1099 danger? The payoff approval letter said...

"[Lender] will provide a satisfation of debt within the statutory time limit… [Lender] may be required to report this transation to the IRS. We recommend that you discuss this matter with your accountant or financial advisor. You loan will be reported to the credit bureau as “Account Settled” "

Huh. So, how to decipher this? I really wish we could cross-post to the legal forum. mutter Note the lovely tidbit: ‘your accountant or financial advisor’. The owner’s couldn’t make their house payments for multiple months; as if they’re gonna have money to hire a “financial advisor”! :rolleyes

Anyways, how likely are the owners in danger of 1099 sometime around April 15th of next year?


Congratulations on getting a non-deficiency judgment you can breathe a sigh of relief due to the recent mortgage forgiveness debt relief act of 2007. This allows taxpayers to exclude income from the discharge of debt on their principal residence. The debt reduced through mortgage restructuring, as well as mortgage debt forgiven in connection with a foreclosure, qualify for this relief. So you should not have a problem with the 1099.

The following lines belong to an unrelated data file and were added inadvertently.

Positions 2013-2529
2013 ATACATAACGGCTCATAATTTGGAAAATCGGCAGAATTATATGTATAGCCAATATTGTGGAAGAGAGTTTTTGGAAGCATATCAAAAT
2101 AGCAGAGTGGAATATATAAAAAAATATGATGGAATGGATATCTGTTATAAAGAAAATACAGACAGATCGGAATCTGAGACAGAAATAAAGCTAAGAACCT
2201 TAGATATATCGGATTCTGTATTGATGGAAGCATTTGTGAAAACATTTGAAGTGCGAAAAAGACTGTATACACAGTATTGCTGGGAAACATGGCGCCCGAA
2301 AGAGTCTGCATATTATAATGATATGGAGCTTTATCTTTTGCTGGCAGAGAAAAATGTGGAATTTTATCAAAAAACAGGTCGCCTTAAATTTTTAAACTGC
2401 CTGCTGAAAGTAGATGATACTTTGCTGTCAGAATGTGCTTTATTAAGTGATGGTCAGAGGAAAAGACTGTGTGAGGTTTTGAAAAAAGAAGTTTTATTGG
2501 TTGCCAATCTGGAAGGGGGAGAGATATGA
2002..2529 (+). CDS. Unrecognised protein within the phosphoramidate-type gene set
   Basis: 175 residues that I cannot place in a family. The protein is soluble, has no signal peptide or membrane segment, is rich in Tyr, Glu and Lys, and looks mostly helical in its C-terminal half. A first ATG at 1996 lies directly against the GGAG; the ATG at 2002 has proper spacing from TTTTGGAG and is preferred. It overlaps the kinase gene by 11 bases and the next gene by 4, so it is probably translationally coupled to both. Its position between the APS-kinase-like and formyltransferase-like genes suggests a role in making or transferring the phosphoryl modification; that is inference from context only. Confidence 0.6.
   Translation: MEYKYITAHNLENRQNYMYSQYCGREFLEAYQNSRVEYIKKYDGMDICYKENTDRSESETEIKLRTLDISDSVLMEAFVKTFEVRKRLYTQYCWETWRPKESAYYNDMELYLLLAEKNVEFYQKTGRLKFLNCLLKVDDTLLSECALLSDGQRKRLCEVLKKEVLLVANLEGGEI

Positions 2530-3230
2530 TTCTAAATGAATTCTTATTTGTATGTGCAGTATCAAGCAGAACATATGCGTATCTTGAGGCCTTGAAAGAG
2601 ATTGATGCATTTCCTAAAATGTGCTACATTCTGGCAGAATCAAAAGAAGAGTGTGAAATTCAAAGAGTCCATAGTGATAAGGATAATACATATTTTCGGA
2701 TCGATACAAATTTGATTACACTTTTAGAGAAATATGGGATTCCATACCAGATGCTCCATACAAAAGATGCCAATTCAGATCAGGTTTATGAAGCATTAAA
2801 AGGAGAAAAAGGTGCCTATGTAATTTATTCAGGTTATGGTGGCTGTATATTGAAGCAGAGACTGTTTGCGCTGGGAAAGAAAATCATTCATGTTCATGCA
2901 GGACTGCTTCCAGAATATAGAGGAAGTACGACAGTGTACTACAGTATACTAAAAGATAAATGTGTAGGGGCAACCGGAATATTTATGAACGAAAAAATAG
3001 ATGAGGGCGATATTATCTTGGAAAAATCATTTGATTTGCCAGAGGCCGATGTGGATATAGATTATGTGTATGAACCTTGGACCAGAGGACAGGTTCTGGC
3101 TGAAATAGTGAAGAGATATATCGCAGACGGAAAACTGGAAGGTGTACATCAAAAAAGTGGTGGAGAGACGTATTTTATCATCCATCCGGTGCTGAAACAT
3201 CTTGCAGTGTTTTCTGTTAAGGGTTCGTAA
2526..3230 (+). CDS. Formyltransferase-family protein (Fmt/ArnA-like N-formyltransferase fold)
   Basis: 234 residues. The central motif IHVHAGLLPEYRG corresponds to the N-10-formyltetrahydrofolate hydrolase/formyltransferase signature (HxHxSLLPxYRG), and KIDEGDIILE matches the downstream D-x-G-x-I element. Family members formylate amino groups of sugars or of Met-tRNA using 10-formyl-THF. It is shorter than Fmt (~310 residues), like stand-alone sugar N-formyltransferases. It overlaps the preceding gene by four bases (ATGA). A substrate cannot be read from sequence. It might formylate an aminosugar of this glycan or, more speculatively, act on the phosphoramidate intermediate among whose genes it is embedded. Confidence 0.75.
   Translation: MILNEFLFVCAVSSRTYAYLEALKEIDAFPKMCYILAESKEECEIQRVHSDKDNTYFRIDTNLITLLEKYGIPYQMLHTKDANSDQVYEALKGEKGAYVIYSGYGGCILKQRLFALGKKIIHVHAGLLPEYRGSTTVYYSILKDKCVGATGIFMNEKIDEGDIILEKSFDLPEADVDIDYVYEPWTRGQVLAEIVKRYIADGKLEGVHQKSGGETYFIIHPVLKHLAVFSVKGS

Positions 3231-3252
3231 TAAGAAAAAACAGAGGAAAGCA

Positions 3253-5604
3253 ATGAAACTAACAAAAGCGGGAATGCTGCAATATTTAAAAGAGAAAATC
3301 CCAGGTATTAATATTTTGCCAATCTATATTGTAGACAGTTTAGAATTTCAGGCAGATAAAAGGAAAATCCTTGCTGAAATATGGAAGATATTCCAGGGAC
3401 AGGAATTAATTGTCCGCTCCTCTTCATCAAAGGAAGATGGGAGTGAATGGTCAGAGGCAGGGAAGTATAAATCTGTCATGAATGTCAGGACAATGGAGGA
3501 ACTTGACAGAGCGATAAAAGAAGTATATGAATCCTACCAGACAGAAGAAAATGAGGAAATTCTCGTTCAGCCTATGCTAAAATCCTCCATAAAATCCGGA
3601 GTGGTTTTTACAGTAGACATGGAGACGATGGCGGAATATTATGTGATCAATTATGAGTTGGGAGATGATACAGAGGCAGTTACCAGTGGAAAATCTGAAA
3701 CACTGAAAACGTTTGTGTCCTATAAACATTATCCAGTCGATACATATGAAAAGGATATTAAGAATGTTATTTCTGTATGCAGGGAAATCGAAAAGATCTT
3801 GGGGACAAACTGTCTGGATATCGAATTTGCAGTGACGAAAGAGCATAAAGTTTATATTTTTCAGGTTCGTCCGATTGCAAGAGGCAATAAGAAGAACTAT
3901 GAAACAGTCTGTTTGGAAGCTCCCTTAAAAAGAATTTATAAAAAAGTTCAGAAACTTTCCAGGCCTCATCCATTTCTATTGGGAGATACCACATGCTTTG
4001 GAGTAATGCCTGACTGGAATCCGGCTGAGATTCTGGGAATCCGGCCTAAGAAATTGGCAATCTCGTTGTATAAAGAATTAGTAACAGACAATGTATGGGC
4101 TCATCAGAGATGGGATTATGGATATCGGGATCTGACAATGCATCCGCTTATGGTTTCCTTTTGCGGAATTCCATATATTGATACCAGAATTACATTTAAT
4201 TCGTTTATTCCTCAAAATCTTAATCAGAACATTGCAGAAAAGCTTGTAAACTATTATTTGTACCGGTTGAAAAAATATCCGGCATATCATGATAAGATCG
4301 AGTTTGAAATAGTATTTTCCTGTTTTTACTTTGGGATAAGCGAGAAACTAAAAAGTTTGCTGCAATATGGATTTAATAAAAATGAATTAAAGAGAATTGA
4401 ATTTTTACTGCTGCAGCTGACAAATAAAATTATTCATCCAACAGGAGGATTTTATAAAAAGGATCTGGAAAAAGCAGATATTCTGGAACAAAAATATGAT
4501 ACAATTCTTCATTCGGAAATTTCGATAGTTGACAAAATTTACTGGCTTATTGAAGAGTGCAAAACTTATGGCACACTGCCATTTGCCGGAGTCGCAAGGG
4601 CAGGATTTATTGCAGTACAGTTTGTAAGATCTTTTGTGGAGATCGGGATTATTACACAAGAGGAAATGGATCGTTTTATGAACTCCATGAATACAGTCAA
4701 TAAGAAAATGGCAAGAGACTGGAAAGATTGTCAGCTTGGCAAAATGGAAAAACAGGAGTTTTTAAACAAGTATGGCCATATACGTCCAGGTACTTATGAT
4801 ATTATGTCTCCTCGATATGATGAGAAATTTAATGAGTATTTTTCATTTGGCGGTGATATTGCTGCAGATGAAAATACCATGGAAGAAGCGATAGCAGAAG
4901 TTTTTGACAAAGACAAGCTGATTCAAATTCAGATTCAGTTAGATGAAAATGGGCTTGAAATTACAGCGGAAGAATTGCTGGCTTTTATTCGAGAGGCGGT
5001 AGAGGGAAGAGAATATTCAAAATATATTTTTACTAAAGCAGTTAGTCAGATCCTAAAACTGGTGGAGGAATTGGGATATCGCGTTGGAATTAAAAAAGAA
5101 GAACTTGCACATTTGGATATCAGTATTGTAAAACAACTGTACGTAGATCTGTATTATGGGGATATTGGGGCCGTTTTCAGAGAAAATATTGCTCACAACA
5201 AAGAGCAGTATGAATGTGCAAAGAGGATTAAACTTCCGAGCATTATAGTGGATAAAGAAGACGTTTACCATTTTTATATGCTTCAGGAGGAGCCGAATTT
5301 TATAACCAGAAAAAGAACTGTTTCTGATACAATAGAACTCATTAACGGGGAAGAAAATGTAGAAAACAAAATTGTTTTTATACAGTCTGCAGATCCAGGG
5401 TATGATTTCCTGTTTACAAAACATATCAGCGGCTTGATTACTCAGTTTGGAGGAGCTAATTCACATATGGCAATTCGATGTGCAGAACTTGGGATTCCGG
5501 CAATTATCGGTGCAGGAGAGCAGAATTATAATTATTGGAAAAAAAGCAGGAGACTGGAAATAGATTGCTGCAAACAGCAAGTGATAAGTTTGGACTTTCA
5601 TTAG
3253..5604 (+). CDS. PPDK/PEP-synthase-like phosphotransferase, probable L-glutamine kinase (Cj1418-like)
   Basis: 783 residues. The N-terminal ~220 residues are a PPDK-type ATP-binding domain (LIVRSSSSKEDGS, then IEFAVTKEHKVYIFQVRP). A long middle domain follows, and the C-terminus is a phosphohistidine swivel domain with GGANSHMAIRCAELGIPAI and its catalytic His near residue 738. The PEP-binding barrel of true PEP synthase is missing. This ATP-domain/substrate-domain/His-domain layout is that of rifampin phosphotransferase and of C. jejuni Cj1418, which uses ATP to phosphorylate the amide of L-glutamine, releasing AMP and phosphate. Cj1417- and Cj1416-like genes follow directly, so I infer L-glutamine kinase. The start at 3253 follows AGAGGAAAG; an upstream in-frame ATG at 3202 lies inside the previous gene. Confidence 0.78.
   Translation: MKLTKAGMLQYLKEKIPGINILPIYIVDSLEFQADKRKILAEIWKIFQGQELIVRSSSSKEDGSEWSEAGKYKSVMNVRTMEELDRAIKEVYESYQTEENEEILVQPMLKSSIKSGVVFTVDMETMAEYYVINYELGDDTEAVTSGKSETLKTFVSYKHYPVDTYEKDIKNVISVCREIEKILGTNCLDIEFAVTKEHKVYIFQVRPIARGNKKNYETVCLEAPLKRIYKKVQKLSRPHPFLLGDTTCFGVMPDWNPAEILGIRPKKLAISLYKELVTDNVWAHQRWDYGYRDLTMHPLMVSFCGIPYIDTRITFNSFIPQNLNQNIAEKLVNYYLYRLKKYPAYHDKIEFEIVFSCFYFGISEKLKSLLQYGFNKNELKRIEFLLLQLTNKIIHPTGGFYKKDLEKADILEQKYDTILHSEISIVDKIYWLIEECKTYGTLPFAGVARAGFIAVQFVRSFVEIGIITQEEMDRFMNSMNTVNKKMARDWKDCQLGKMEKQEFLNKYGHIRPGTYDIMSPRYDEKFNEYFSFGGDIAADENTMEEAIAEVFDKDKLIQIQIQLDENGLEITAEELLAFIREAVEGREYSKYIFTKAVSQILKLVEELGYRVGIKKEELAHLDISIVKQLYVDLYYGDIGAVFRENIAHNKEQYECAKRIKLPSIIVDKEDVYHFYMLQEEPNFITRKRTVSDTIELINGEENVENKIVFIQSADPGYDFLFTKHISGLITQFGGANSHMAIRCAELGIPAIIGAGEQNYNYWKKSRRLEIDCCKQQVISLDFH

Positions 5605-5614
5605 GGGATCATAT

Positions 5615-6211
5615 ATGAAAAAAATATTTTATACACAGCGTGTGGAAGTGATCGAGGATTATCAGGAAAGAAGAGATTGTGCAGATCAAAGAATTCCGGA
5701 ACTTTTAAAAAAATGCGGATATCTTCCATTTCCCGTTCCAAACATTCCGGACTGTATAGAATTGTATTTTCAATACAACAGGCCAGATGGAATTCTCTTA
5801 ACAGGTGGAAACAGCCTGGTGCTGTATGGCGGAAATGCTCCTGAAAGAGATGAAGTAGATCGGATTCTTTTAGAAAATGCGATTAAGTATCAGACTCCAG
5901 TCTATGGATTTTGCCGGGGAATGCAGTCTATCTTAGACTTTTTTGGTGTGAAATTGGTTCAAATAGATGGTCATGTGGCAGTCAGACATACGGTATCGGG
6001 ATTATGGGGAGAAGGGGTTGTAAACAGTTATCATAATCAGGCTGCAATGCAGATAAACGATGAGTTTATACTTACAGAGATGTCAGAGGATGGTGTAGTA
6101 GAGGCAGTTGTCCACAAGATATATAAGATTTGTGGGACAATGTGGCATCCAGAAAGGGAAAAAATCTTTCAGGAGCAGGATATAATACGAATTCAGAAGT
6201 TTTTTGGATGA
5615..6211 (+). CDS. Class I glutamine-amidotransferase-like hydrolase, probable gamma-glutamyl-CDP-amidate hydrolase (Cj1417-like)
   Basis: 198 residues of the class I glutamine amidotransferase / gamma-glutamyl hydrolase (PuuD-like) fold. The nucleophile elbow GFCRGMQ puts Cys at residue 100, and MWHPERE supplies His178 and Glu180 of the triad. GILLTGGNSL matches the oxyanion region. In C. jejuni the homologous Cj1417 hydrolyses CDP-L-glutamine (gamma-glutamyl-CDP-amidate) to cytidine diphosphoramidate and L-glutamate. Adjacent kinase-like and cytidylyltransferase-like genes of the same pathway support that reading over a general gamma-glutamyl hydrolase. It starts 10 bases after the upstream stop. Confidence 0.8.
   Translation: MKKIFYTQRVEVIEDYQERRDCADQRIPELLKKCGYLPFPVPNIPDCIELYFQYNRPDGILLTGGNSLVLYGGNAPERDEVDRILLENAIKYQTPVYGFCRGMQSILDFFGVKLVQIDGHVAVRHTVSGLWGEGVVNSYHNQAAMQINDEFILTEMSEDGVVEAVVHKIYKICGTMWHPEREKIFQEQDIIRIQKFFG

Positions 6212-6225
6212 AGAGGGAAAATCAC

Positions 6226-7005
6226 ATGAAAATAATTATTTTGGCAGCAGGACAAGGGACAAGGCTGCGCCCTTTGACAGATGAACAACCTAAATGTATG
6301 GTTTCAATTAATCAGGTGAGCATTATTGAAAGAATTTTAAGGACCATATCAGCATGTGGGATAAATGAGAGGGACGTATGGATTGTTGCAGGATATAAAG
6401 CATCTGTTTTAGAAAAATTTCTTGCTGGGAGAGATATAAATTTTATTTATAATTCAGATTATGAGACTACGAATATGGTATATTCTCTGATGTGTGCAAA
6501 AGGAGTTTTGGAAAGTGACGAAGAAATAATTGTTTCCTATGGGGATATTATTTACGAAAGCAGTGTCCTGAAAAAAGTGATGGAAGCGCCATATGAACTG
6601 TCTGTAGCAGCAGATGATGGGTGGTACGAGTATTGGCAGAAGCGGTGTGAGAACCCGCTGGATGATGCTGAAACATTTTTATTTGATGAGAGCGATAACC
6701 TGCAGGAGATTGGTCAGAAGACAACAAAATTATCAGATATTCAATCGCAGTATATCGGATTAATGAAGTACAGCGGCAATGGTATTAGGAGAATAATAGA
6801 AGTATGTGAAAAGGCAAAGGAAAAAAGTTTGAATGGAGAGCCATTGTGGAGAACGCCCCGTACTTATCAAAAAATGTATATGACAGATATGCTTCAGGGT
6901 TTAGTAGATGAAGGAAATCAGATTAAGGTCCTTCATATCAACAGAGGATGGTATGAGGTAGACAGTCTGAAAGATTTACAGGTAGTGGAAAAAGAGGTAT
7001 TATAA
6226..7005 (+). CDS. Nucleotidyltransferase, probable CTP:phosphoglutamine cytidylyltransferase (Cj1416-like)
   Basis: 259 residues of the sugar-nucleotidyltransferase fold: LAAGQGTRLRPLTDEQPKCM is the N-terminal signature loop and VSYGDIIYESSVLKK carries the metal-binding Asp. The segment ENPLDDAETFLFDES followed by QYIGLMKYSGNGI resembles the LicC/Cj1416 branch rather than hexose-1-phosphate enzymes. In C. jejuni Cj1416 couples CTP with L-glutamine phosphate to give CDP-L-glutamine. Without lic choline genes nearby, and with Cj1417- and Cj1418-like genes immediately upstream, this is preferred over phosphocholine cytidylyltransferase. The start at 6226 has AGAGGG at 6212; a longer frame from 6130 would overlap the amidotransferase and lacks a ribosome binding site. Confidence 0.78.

The caveat - this only applies for principal residence. If it is not their principal residence, my understanding is that they would owe taxes on the forgiven debt…

It still may be wise to seek the advise of a CPA. Because, you’re potentially talking big dollars here, if the outcome ends up different than what you think. Find the money, you can do it. Deficiency judgments and 1099’s surface for a number of reasons, and unless you have a single purchase money loan on your primary residence…be careful.